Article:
In New York’s defense, it’s not just New York that is guilty of this, and Columbia University won’t be the first leviathan college to step on the back of the Black community. No doubt they learned from the likes of Temple University in Philadelphia or Oklahoma University in Oklahoma City, OK, or dozens of other white colleges that have encroached on and displaced millions of Black families and homes homogenizing the neighborhoods with acres of land where homes and grounds once stood and children once played, and people once gathered. Upon close investigation, there are probably countless others who have done the same in other Black communities throughout the US. It’s the new formula for ethnic cleansing.
But it will be far more devastating and far more egregious as Columbia is allowed to bulldoze hundreds of homes under the guise of progress. It’s not as though they couldn’t go vertical like many other companies have downtown. It’s that they serve a dual purpose: eradicating New York City of Black people in a way that they can never come back, under the banal auspices of providing additional educational opportunity for everyone but the Blacks who are being pushed out; with some 6,000 jobs which will probably go to everyone but Black people because there will be none of us left to get them by the time things are completed.
And let’s not just talk about Columbia University or Mayor Bloomberg and his cronies. Take a hard look at your elected officials. Take a hard look on what they did to save the community. Look at how they voted, what they stand for, how they stand up for you. Where do they live? Some of them have already bullet-proofed their living situation, making sure that they would not lose their homes while selling the rest of their constituents down the river. Ethnic cleansing — the entire removal of people of different ethnic and racial groups via death, disease, incarceration, and wholesale removal — is the order of the day. These so-called elected officials know that their days are numbered — that if they don’t grab theirs now, they’ll have nothing, because by the time the dust is cleared and the rubble is removed, it’s doubtful that there will be enough Black people remaining in Harlem to re-elect them anyway. So looking out for number one, while pretending to represent the rest of us, has become the order of the day.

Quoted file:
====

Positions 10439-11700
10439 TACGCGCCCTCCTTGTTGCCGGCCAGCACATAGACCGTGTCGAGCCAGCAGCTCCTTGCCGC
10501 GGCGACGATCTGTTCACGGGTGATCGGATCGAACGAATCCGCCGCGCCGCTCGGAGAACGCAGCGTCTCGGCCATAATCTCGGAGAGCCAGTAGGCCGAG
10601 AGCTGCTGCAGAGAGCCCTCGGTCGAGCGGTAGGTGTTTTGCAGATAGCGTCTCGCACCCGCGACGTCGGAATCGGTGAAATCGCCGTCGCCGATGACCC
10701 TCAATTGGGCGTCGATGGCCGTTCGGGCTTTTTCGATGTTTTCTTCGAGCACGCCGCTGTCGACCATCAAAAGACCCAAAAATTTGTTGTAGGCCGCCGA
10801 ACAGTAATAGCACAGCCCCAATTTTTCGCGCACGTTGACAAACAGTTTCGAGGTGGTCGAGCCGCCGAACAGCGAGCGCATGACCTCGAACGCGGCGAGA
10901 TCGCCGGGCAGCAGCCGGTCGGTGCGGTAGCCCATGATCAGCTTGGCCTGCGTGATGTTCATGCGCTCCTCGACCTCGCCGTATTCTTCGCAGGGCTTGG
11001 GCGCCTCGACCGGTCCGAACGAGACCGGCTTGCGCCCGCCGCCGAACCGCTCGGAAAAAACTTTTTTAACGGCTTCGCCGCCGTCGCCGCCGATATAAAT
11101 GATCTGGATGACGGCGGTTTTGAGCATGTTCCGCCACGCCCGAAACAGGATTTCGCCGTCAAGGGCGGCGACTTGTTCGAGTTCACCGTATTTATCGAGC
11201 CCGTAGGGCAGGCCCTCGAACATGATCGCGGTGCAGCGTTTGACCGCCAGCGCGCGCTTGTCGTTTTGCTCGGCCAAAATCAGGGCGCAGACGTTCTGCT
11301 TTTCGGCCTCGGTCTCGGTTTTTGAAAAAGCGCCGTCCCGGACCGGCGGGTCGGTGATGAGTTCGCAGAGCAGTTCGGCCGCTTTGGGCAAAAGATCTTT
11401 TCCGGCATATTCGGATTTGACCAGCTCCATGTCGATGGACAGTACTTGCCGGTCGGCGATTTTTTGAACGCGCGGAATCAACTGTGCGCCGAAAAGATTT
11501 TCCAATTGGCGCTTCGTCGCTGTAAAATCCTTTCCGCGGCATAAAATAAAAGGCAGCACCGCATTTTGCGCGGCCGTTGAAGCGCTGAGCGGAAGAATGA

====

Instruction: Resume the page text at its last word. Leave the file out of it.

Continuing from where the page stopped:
How many of us can afford the affordable housing in Harlem, or in Manhattan? How many of us have been given the true option to be part of the future of the transformed community. And take a hard look at your City Council, who in one fell swoop on December 19, handed Columbia University all of Harlem’s West Side, much as if it was a Christmas gift.
It’s easy to say that Black people must “own something,” now that there is little to no possibility of that ever happening in Harlem. At a time when Brownstones are skyrocketing prices in the millions; at a time when the cheapest studio apartment is over $1000 per month. It’s the proverbial barn door closing after the cart has gone.
It’s easy to say that we must protest these things, knowing that most of those who would stand up to the leviathan have been struggling with these issues for so long, and have grown tired and weary, and the younger ones, who have not been taught the value of Black pride and unity, don’t get it. It appears they think it’s progress. There have actually been some who have naively said, “I don’t get it. There are some Blacks in Harlem with money. There are some who are able to buy these apartments,” and they smile blankly back at you with that “Stepford” look in their eyes, as though they’ve been programmed to respond in that automaton manner.
Ethnic cleansing being the order of the day, take a last look of the neighborhood of your childhood, Harlem. These areas that have spawned greatness for decades are being systematically carved up and sold to the highest bidder. They don‘t look like you, don‘t relate to you; don‘t care about you. They only care about their bottom line, and how they‘re going to make a return on their investment.
And even this of course, is not new news. It’s been going own for quite some time. Witness the fact that inner city schools were raided of their music, art and science classes. That schools suffered deferred maintenance; that rats have suddenly boldly popped up in areas where they’ve never been before out numbering the community.
What happened to the so-called empowerment zone that was to have incubated Black businesses in Harlem? They did everything but empower. Dorothy Pitman Hughes warned Harlem in the 80’s and again in the 90’s about the impending encroachment of the bulldozers. She tried to mobilize and organize community groups to begin purchasing properties, build business guilds, and work together to be a voice and have a say in the progress of Harlem. Hughes was literally driven out of the community — indeed out of the state — in order to quell her message; and the onslaught has continued apace since then.
Now take a look at ourselves and how we figure into our own extermination. What have we been doing over the past 30 to 40 years, since Martin and Malcolm? Where have our minds gone? Where has our power gone? Who did we give it to? How did we use it? Did we abuse it? What happened to the energy and spirit that made Harlem great? It appears that we traded it for the quick and easy and turned a blind eye and a deaf ear to what was going on right under our very noses. In the final analysis, it’s really on us. We can point all the fingers to everywhere else, but the real truth is that we’ve given up our own power in hopes that someone else would empower us.
Now it’s back to square one. Not only do we have to stand with brother Shukulu Shange in keeping his business intact; we have to make sure that there are no more incursions into Harlem. And we have to reverse the decision that City Council handed to Columbia a fate that will affect Harlem and Black people for the rest of their lives.
Ethnic cleansing is real and coming to your home or a community near you, unless we do something to stop it now.
Stay Blessed &
bullet Columnist Gloria Dulan-Wilson Is a veteran New York City Journalist. Her experiences, perspective & sense of history are an invaluable combination. “check out my blog:” www.gloria-dulan-wilson.blogspot.com